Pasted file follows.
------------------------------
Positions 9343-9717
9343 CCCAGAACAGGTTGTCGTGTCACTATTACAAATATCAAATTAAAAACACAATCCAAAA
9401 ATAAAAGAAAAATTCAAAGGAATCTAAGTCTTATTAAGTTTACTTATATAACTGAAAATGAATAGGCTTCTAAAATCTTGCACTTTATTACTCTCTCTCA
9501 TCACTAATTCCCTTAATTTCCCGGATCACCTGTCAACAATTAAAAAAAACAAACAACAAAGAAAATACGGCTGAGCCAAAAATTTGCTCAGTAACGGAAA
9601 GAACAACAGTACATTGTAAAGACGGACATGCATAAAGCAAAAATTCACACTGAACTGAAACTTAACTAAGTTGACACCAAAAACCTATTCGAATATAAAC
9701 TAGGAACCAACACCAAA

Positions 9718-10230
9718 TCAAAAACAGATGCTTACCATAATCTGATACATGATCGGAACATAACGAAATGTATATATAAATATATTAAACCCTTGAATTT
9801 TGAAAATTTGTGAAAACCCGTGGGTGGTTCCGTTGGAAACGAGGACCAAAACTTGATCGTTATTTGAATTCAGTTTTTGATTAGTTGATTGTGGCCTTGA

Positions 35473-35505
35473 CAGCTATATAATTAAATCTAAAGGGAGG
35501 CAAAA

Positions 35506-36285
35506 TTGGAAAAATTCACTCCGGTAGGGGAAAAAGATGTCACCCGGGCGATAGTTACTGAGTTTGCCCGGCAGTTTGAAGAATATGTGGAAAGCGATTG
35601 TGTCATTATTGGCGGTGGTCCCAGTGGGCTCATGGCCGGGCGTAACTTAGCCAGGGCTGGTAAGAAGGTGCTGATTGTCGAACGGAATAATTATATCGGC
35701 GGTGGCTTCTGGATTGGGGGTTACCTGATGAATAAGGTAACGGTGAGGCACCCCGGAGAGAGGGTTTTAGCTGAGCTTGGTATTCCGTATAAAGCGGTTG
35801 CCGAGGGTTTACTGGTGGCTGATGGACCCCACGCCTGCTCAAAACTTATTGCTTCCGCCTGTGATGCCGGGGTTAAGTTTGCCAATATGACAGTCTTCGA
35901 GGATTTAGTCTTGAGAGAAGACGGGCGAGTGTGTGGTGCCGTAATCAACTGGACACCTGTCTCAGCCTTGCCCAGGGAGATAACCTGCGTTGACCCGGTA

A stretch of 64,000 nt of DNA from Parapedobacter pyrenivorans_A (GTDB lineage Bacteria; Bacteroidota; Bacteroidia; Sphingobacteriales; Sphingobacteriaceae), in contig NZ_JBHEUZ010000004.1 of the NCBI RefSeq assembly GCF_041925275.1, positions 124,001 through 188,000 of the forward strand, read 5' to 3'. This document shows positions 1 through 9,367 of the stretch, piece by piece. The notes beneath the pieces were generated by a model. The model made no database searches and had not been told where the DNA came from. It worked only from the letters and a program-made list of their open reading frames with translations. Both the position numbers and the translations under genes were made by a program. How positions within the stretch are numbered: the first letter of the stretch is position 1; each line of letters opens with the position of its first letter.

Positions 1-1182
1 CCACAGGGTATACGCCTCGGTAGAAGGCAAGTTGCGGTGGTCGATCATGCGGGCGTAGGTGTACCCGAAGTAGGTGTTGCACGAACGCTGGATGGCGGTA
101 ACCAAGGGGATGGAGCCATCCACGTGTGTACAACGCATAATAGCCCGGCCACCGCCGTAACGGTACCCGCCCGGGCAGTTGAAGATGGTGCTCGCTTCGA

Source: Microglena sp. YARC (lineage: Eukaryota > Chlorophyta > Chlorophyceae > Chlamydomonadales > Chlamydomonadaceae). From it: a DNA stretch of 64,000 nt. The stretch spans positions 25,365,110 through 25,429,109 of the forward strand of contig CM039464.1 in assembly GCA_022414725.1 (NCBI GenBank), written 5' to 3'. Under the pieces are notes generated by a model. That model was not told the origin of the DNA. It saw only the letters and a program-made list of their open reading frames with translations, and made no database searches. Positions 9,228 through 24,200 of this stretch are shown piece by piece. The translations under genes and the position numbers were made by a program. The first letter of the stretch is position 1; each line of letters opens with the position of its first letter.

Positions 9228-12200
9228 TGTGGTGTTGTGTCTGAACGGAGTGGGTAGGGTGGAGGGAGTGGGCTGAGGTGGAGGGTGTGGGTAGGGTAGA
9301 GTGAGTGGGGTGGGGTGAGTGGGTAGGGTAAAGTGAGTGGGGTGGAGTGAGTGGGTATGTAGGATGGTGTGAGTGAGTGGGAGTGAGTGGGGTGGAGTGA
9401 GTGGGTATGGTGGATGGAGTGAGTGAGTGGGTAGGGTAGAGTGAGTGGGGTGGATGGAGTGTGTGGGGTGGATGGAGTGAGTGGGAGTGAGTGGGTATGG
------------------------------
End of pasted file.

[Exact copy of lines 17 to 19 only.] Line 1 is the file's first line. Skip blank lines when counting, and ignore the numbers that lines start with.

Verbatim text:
35801 CCGAGGGTTTACTGGTGGCTGATGGACCCCACGCCTGCTCAAAACTTATTGCTTCCGCCTGTGATGCCGGGGTTAAGTTTGCCAATATGACAGTCTTCGA
35901 GGATTTAGTCTTGAGAGAAGACGGGCGAGTGTGTGGTGCCGTAATCAACTGGACACCTGTCTCAGCCTTGCCCAGGGAGATAACCTGCGTTGACCCGGTA

A stretch of 64,000 nt of DNA from Parapedobacter pyrenivorans_A (GTDB lineage Bacteria; Bacteroidota; Bacteroidia; Sphingobacteriales; Sphingobacteriaceae), in contig NZ_JBHEUZ010000004.1 of the NCBI RefSeq assembly GCF_041925275.1, positions 124,001 through 188,000 of the forward strand, read 5' to 3'. This document shows positions 1 through 9,367 of the stretch, piece by piece. The notes beneath the pieces were generated by a model. The model made no database searches and had not been told where the DNA came from. It worked only from the letters and a program-made list of their open reading frames with translations. Both the position numbers and the translations under genes were made by a program. How positions within the stretch are numbered: the first letter of the stretch is position 1; each line of letters opens with the position of its first letter.